Black Artists and Modernism (BAM)
Black Artists and Modernism (BAM), is a three-year research project led by University of the Arts London (UAL) in partnership with Middlesex University, funded by the Arts and Humanities Research Council (AHRC). BAM will investigate the artworks of Black-British artists and the works’ relationship to modernism. The term ‘Black-British’ takes its cue from political and cultural debates of the 1980s, where people of African-Caribbean, South-East Asian and East Asian descent identified common experiences of disenfranchisement. Designed to reach a wide audience from students and academics to a more general audience for the arts, BAM will focus its attention on highlighting art-works held in major public collections and key exhibitions that have taken place in the post-war period via an online database and website. The project will look at how these cultural artefacts have been framed within the larger story of 20th century art.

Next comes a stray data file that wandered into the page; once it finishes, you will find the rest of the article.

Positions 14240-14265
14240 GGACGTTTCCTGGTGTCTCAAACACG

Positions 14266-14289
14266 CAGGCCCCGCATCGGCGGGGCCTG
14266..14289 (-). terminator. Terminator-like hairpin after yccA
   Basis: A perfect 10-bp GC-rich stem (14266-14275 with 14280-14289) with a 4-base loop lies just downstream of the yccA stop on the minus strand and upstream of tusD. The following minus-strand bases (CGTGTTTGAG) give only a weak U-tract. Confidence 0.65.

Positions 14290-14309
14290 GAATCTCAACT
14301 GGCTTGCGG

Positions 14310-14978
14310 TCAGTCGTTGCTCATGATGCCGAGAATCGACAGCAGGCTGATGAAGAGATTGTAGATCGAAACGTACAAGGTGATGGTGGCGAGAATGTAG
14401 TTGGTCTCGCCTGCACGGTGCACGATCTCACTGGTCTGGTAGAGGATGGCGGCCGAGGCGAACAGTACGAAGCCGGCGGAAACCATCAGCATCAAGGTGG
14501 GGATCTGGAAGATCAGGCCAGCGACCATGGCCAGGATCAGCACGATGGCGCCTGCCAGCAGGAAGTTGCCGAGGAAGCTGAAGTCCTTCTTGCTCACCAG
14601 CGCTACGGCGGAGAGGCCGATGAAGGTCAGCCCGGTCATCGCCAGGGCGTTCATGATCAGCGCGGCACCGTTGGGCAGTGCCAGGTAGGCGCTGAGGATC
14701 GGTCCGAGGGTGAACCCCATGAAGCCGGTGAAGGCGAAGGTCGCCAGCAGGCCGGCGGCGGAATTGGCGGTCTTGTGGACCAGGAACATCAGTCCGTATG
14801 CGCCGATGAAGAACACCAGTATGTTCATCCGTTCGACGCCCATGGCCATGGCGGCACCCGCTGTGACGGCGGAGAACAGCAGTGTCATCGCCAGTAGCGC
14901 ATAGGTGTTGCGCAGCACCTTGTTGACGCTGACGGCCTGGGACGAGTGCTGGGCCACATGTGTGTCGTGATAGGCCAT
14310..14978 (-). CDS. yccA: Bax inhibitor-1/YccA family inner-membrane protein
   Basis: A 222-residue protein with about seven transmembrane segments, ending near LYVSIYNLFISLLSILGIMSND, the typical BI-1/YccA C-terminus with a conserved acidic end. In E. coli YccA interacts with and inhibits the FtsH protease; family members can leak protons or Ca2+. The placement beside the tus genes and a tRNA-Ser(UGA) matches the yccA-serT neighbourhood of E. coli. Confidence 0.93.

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TrAIN Member - Director
Paul Goodwin is an independent curator, lecturer and urban theorist based in London. Paul’s curatorial and research interests span the fields of art and migration, urbanism and critical curation.
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David Dibosa trained as a curator, after receiving his first degree from Girton College, University of Cambridge. He was awarded his PhD in Art History from Goldsmiths College, University of London.
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In the broadest sense, my research interests lie in art as a social practice and the critical and contextual debates that arise from this burgeoning field. Since the 1990s my own art practice has relied on working with other people in collaborative and participatory situations, often demanding of those collaborators spontaneity and unrehearsed performative actions.
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